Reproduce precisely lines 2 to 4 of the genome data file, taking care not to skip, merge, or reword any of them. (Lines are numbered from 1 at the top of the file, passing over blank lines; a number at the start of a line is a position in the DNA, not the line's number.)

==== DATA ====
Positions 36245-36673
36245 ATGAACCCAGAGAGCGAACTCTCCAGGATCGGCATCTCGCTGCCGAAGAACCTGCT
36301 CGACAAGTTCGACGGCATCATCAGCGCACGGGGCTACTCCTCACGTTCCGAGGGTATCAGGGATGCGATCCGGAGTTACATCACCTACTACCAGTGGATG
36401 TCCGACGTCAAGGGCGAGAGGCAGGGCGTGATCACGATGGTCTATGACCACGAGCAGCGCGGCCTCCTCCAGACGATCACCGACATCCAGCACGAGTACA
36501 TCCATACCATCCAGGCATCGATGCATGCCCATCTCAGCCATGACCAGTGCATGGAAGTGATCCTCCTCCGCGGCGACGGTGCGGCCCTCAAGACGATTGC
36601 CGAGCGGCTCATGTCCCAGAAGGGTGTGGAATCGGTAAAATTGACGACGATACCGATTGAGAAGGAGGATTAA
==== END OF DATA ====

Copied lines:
36245 ATGAACCCAGAGAGCGAACTCTCCAGGATCGGCATCTCGCTGCCGAAGAACCTGCT
36301 CGACAAGTTCGACGGCATCATCAGCGCACGGGGCTACTCCTCACGTTCCGAGGGTATCAGGGATGCGATCCGGAGTTACATCACCTACTACCAGTGGATG
36401 TCCGACGTCAAGGGCGAGAGGCAGGGCGTGATCACGATGGTCTATGACCACGAGCAGCGCGGCCTCCTCCAGACGATCACCGACATCCAGCACGAGTACA